Sandwiched between Black Friday and Cyber Monday — historically the biggest and busiest retail days of the year — there’s another standout shopping event: Small Business Saturday. Started by American Express in 2010 and co-sponsored by the United States Small Business Administration (SBA) since 2011, Small Business Saturday aims to create awareness about the impact shoppers have when they buy “small” year round, whether they physically visit stores or shop online.
This year, 85% of consumers say they’re likely to shop “small” during the holiday season, according to the American Express 2023 Shop Small Impact Study. That represents a multibillion dollar opportunity — consumers are expected to spend an estimated $125 billion at small businesses this holiday season, up 42% from $88 billion in 2022, as reported by Intuit QuickBooks.
We spoke with experts about resources you can use to support small businesses and what impact your purchases have. We also rounded up some Select-staff favorite products from small businesses we love.
SKIP AHEAD What is a small business | Select’s favorite small businesses | Current state of small businesses | How to support small businesses year round
Select’s favorite small businesses of 2023
To recommend a variety of small businesses to shop from, we rounded up products from a few of our favorites around the country. This is by no means an exhaustive list — read more about ways to find small businesses to shop from below.
Backlot Coffee Flying Squirrel
Thank goodness Backlot Coffee ships nationwide because it’s what I miss most about living in Evanston, Illinois. I camped out in this shop for hours every weekend in college and sipped its Flying Squirrel blend until the sun went down. I can taste its chocolate, fig and toasted almond notes as I’m writing this (perhaps because I just brewed a fresh pot, as I do every morning).
Bonita Fierce Coquito Candle
Bonita Fierce is one of our favorite Latino-owned businesses, and NBC Select updates editor Mili Godio says the brand’s coquito candle is her favorite one to burn. It makes her apartment feel homey and fills it with the sweet scents of coconut, buttery rum, vanilla, cinnamon and spices.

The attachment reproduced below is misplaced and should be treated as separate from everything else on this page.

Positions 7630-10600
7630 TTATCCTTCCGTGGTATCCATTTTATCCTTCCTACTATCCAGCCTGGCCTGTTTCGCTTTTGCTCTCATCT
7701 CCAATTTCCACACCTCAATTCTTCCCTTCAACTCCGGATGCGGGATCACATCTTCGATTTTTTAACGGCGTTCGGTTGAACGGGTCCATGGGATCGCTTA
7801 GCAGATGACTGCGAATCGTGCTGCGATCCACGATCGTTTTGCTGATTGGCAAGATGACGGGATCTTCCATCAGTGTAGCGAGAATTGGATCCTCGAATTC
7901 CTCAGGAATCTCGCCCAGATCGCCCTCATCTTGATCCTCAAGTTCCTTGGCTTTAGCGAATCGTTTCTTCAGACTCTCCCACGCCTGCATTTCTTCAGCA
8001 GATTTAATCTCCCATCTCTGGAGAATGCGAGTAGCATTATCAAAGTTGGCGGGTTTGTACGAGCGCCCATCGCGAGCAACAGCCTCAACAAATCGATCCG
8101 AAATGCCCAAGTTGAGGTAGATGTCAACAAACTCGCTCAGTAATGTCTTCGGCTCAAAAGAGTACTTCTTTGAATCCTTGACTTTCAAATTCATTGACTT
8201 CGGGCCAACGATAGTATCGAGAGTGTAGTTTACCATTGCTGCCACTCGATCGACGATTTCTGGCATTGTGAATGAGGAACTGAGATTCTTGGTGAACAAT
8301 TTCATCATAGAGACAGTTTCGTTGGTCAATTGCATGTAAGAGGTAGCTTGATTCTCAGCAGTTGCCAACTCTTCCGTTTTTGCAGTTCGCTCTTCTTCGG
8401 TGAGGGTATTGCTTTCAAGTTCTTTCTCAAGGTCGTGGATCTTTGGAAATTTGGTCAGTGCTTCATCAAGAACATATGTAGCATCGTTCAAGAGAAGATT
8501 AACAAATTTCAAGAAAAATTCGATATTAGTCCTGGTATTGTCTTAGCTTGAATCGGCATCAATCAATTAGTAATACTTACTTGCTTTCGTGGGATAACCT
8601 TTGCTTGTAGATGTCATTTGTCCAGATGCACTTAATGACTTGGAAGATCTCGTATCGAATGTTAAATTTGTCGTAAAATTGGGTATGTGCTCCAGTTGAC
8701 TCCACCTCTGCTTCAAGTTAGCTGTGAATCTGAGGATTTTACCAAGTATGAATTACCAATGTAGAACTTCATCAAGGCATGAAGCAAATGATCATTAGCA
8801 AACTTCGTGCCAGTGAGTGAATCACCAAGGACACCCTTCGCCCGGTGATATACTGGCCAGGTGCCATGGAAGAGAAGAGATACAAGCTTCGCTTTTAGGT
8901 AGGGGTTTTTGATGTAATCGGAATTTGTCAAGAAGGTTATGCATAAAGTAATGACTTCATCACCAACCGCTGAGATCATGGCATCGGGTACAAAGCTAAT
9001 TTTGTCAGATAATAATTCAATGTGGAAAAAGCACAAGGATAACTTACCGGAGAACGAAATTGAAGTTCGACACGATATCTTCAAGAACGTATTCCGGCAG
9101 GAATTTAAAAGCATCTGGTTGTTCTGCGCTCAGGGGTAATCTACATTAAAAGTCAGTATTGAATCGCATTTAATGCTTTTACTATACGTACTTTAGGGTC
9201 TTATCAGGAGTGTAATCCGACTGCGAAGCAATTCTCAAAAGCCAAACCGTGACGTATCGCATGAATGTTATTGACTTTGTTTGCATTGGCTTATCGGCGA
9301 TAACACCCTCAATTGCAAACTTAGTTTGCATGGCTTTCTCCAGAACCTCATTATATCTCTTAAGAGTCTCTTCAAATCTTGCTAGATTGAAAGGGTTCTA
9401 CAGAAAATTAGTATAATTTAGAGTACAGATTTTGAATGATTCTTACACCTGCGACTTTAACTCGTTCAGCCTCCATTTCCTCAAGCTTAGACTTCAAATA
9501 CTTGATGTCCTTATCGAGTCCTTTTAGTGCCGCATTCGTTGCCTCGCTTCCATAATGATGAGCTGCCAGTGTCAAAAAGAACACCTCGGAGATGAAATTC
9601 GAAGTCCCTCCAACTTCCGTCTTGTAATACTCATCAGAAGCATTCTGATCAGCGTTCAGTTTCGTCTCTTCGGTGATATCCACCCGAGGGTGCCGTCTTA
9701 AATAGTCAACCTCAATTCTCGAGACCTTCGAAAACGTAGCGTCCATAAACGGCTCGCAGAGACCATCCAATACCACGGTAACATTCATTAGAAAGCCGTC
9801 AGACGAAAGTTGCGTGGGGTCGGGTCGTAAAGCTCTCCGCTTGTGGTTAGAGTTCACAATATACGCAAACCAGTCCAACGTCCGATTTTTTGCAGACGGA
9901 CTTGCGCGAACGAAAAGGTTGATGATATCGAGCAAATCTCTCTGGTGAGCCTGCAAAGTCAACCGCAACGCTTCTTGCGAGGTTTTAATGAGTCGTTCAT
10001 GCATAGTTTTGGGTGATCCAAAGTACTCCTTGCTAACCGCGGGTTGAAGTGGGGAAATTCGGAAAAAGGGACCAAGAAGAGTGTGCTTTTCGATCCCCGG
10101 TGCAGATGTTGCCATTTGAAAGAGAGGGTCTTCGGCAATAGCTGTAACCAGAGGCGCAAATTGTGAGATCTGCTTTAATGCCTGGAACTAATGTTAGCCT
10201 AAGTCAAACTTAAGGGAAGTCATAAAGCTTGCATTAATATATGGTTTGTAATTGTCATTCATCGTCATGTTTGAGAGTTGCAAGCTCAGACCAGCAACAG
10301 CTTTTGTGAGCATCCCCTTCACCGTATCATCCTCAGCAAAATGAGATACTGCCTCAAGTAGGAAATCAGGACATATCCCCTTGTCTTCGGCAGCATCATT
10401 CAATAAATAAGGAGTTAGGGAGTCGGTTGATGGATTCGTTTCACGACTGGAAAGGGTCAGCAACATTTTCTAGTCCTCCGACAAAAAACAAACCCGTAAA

Josu Just Salt
NBC page Hannah Fuechtman recommends adding Josu’s mineral-rich Korean sea salt to your spice cabinet. Unlike typical table or kosher salts, which are made up of 100% sodium chloride, Josu’s salt has calcium, potassium, magnesium and other minerals, according to the brand. It comes in a 3-ounce jar and you can sprinkle it on any of your favorite dishes.
Tchotchke Bubble Menorah
If you’re looking for Hanukkah gifts, consider menorahs from Tchotchke, one of NBC Select editor Lindsay Schneider’s favorite small businesses. She particularly likes the brand’s stoneware Bubble Menorah, which has a nontraditional design and looks beautiful displayed on tables, mantles or shelves beyond the holiday. It fits standard Hanukkah candles.
Polar Bottle Breakaway Wave 20-oz. Bike Bottle
NBC Select reporter Harry Rabinowitz frequently takes this brand’s water bottles on his bike rides. The Breakaway bottle is lightweight, designed to fit most bike cages and has a grooved grip pattern. It’s available in 20-ounce, 24-ounce, and 30-ounce sizes.
Isla Beauty The Elixir
Bethany Heitman, NBC Select contributing editor, says Isla Beauty’s essence has transformed her skin, making it her all-time favorite skin care product. Similar to a toner, The Elixir is an essence that brightens and strengthens skin, making it smoother and more balanced over time, according to the brand.
The state of small businesses in 2023
On the surface, people have always recognized the importance of shopping small, says Joe Black, the director of product, commerce, at Intuit, where he works with small and medium product-based businesses. But in recent years, he says shoppers developed a deeper understanding of just how crucial it is to do so. They saw small businesses struggle to stay afloat during the pandemic in 2020 and 2021, and watched as many closed permanently.
Now, despite being on more stable ground, some surviving small businesses can’t fully recover from years of economic upheaval as they’re being hit with supply chain issues, staffing shortages and inflation. “Small businesses have faced the gauntlet over the last few years,” says Black. “They’re dealing with these massive challenges on top of constantly competing against larger businesses with bigger budgets.”
Despite these hardships, small businesses are working to adapt to ever-changing circumstances and adjust their business models to reach more customers long term. Their main areas of focus are e-commerce and social media, evidence that they’re investing in becoming omnichannel, meaning they are available to customers across shopping platforms and modalities, says Black. This trend partly started out of necessity — during the pandemic, many small businesses were forced to close their brick-and-mortars and start selling through their own e-commerce sites or others like Etsy, Shopify and Amazon. But now, tapping into the digital space is seen as a tremendous growth opportunity, says Black. It allows small businesses to meet their customers where they are — which is largely online — and show them that they’re willing to raise the bar on shopping experiences year after year.